Naked Artist Delights Crowd – Sue Pam-Grant at Hazard Gallery, Arts on Main, Johannesburg

Sue Pam-Grant Dethrones the Lady on the Pedestal

‘With-Drawing: But Who Would Want You on Their Wall’, and ‘SHE’

Hazard Gallery, Arts on Main, Johannesburg,

South Africa

5-7 November, 2015

Sue Pam-Grant

Artist captures the woman behind the gaze

Fusing live performance, self-portraits in watercolour and two films, Sue Pam-Grant’s multi-media event, ‘but who would want you on their wall?’ is a tour de force seeking to reclaim the imperfect feminine, the woman of everyday life. The event includes an exhibition of self-portraits, simultaneous with a live performance, entitled ‘SHE’.

Mocking the notion that a woman’s purpose is to be looked at, Pam-Grant, her body covered in white paint, wearing dark sunglasses and a scarf, ascends a white pedestal to the background music of ‘SHE’ by Charles Aznavour, a living statue for the gaze of the audience.

Periodically adjusting her pose and her shadow upon the wall, the gaze of the audience is seduced to multiple events by the juxtaposition of her poses and shadows, two films on the wall opposite, one, a split screen film of her naked body, the other a film of her self-portraits, and the watercolours themselves on the wall in-between.

'SHE' - Split Screen Film

The performance ends abruptly with Pam-Grant descending the pedestal and erratically coursing her way through the crowd, making a remark about her I-Phone and other words under her breath, as she scurries out of the room, not to return. After a moment of shock, applause wells up in a crescendo in the delighted audience.

‘SHE’ throws down the gauntlet in the accelerating cultural war over the female form, the rape culture and the sexualisation of children. The strife explodes between the eternal feminine of the male gaze and the ordinary woman as she is in reality.

In an era in which young models with dangerously low levels of body fat are called ‘too big,’ Pam-Grant’s work challenges the cultural and economic terrorism against the female body by the fashion industry and the media.

She Exit

Sue Pam-Grant liberates the imperfect woman, the female of everyday reality – ‘SHE’ – the woman who does not occupy the pedestal of the eternal feminine of male fantasy. Pam-Grant shows woman as she is, a woman who looks, talks, writes, and creates what she likes.

‘SHE’ captures the woman behind the gaze as she throws down the shackles of male fantasy.




The Self Portrait – The study of Self
The Artists’ most intimate theme – ‘HERSELF’
The Self Portrait is our complex interior view – the view that penetrates back beyond the frame.
And in those lines, we can see our Lineage, History, Cellular Patterning, Memory, Mark,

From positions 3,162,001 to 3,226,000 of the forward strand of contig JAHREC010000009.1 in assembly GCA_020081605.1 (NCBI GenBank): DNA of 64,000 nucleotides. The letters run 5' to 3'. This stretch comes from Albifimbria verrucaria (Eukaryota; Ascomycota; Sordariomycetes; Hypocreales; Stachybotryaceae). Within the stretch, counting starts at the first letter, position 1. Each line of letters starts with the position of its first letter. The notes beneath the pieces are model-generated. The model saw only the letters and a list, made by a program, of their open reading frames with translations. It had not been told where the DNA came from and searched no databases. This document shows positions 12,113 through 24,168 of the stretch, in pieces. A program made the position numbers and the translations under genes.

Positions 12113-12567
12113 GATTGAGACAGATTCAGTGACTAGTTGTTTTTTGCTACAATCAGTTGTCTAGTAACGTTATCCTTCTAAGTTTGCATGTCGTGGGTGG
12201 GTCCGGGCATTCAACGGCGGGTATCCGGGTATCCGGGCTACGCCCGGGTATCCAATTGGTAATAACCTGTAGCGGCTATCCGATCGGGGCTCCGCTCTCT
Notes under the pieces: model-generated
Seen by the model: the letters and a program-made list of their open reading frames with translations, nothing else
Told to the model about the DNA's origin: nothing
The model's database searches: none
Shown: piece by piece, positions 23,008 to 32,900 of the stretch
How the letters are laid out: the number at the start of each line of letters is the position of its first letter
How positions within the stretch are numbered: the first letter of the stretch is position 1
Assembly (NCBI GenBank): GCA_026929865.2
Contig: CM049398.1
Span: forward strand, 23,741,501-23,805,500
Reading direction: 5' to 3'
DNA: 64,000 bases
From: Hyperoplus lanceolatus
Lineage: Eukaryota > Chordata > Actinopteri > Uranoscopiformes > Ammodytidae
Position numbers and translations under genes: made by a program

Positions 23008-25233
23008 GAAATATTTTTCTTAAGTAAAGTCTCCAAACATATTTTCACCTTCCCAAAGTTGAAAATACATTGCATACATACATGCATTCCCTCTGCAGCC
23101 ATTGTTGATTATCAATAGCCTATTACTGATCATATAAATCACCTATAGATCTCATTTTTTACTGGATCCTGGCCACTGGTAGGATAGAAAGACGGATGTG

The KÄTHE KOLLWITZ Line – ‘silent lines’ – lines that etch deep into the very marrow of the ‘human condition’
Devastating lines.
Mother Lines.

Ninety-five years fill the space between Polish born artist, Käthe Kollwitz and South African born artist [with lineage from Lithuania and Russia], Sue Pam-Grant. But within the gap of almost a century of days and years, the unearthing of the ‘Mother-line and mark’ continues, since these anthropological findings are deeply embedded in the human condition.

KÄTHE KOLLWITZ [b1867 – d 1945]
Painter Printmaker Sculptor
Artist / Mother

SUE PAM-GRANT [b 1962 … ]
Interdisciplinary Artist Playwright Director Actor Designer
Mixed Media-Visual Artist

Sue Pam Grant is an interdisciplinary artist. Her practice has been as actor, writer, director and designer in the Theatre, and as a multi-media Artist in the Visual Arts. Her practice is working inside the intersection of the two disciplines, marking the points at which they collide, combine and combust.

She interrogates and unravels the astonishingly fine line that lies at the centre of her discourse ‘Resilience in Fragility – the Heart of the Human Condition.’

She works inside her autobiography, creating her intimate interior portraits that challenge and confront across the disciplines.

Thinking out aloud – Notes

What narrative arises out of ‘process’?
What happens in ‘process’?
Are process drawings end-drawings?
Drawings of impermanence
Erased marks but permanent stains
We can attempt to heal the wound
We cannot erase the scar
Erasure Drawings
Charcoal shavings
Marks of impermanence
A dialogue between the ‘Selfie’ and the Self Portrait
The contemporary Selfie?
The confrontation of Self
The Present Absence of Being
Parallel stains
Parallel marks
Parallel Lines
The parallel lines between the physical mark and the psychological mark of the drawing
The symbiotic relationship between the physical and psychological mark

Inside the dark seabed of charcoal shavings, a form appears and evolves…
I keep looking, erasing, shifting, re-drawing until I see that mark which I recognise.
I continue to search for that gaze in the window of the eye, I look for that mark which is viscerally familiar
For it is that century-old gaze that I deeply know and do not as yet understand.

sue pam-grant 2015
Thoughts and Ideas for hanging the installation ‘With-Drawing: But who would want you on their wall”

The installation consists of 12 drawings [ charcoal, aquarelle 107 x 78cm ]
Two companion films, to be projected onto opposite walls from each other.
The 12 portraits are then hung unframed [from either steel rope or bulldog clips] in a specific choreography on the four or three surrounding walls.
The idea not to put them behind glass, allows them to be bare, pure and present in their ‘raw’ states.

The required space for the above installation would need to be a ‘white cube ‘ space that could accommodate the above in a way whereby each portrait has space to breath and that the sculptural form and figure of the performance resembles that of a classical sculpture in it’s appropriate white cube gallery space environment.

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